Civil Engineer Squadron creates Advisory Council to assist with Airman development

  • Published
  • By 123rd Civil Engineer Squadron
Sometimes the hardest thing about career transition is that Airmen often feel alone, and that can be a scary thing.

How you respond to the change is probably the most important factor in whether the change will be a good or a bad thing in your life. Shut down, and you'll not only miss out on the possibilities, but also stop growing as a person. If, however, you embrace the change, you might discover you have something to offer.

The 123rd Civil Engineer Squadron is hoping to assist its Airmen with personal and professional development through the first Civil Engineer Airman's Advisory Council. The council's purpose is to help Airmen grow personally and professionally in the first stages of their military careers. Through community service and team-building exercises, the council hopes to grow the future leaders of their squadron to be the best NCOs they can.

"It's hard for our members to show up one weekend a month and learn the skills needed to be an effective leader and troop," said Staff Sgt. Matthew Weingarten, chairman of the council. "What we hope to accomplish with this council is a foundation for the future leaders of our squadron based on our concerns throughout our careers and the experience of others.

"I saw a need in my squadron and decided the future of my squadron was not only my concern but the concern of other Airmen as well. If we wanted it to be a good future, then we needed to take action."

The council, comprised of enlisted troops up to rank of staff sergeant, advises Airmen on all concerns they may have regarding their professional and personal lives, serving in an advisory capacity that follows all chain of command rules and boundaries. Council members also help their squadron administer the Physical Fitness Improvement Program, mentoring programs, community service and morale events.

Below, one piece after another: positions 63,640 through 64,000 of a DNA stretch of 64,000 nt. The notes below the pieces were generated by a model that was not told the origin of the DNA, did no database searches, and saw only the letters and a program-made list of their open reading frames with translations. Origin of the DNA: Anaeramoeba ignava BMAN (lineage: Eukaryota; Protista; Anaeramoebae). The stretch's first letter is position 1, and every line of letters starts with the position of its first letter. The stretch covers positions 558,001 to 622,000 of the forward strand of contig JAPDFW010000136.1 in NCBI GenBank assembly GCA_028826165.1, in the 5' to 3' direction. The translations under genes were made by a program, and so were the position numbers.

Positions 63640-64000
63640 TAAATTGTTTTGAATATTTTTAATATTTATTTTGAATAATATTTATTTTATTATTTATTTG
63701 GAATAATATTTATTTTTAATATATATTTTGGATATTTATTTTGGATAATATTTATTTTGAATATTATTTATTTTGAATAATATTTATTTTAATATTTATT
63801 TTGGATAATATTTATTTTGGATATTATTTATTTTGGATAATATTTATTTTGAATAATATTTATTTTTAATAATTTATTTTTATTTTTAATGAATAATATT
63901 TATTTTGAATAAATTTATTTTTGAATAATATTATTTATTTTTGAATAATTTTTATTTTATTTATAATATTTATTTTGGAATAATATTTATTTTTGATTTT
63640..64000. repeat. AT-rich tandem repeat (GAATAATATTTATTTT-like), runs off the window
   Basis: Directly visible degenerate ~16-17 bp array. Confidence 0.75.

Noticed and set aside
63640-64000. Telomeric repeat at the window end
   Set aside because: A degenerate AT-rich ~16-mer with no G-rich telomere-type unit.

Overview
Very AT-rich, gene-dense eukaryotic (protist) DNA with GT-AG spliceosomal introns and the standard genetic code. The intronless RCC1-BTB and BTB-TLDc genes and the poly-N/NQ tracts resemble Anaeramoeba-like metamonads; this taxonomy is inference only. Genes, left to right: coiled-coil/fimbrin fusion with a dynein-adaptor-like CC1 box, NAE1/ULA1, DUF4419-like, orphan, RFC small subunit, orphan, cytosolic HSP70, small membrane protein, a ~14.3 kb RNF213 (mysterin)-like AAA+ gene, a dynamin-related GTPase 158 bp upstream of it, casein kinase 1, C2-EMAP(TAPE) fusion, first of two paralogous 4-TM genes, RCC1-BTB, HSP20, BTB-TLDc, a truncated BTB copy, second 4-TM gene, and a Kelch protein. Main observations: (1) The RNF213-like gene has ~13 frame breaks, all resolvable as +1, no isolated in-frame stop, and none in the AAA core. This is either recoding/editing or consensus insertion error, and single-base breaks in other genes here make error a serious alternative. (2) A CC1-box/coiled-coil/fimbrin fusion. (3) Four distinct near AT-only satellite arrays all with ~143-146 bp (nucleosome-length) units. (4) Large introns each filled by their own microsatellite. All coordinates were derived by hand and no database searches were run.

For example, council members recently volunteered to revitalize The Winner's Circle volleyball court in the hope of attracting 123rd Airlift Wing members to play more matches. They even made a referee chair out of recycled wood, with their logo burned into the back.

"We feel like this is an important community project for the base," said Staff Sgt. Desiree Farquhar, the council's secretary. "The Winner's Circle is an awesome way to build morale for the whole unit with volleyball tournaments to promote PT and conversation to allow us to integrate with other units. One Team One Fight."

Master Sgt. Alan Smith, the squadron's first sergeant, applauds the council's efforts, saying they show true leadership.

"The wing and I are extremely excited about the Airmen in our squadron taking the initiative to better themselves personally and professionally as a team," Smith said.

For Farquhar, the council's most important goal is to continue fostering a sense of family that helped make the Kentucky Air National Guard one of the most decorated and successful units in the United States Air Force.

"We've all lost sight of each other from the hustle and bustle of inspections and deployments," she said. "I grew up with this base, and I remember when we were so team-oriented that we had softball teams, bowling teams, bean soup festivals and more. We need to prove that we are an outstanding wing -- not just on paper and through what event we participated in -- but through the Airmen we leave in our stead, to feel like we are their family. That's a legacy that will live on forever."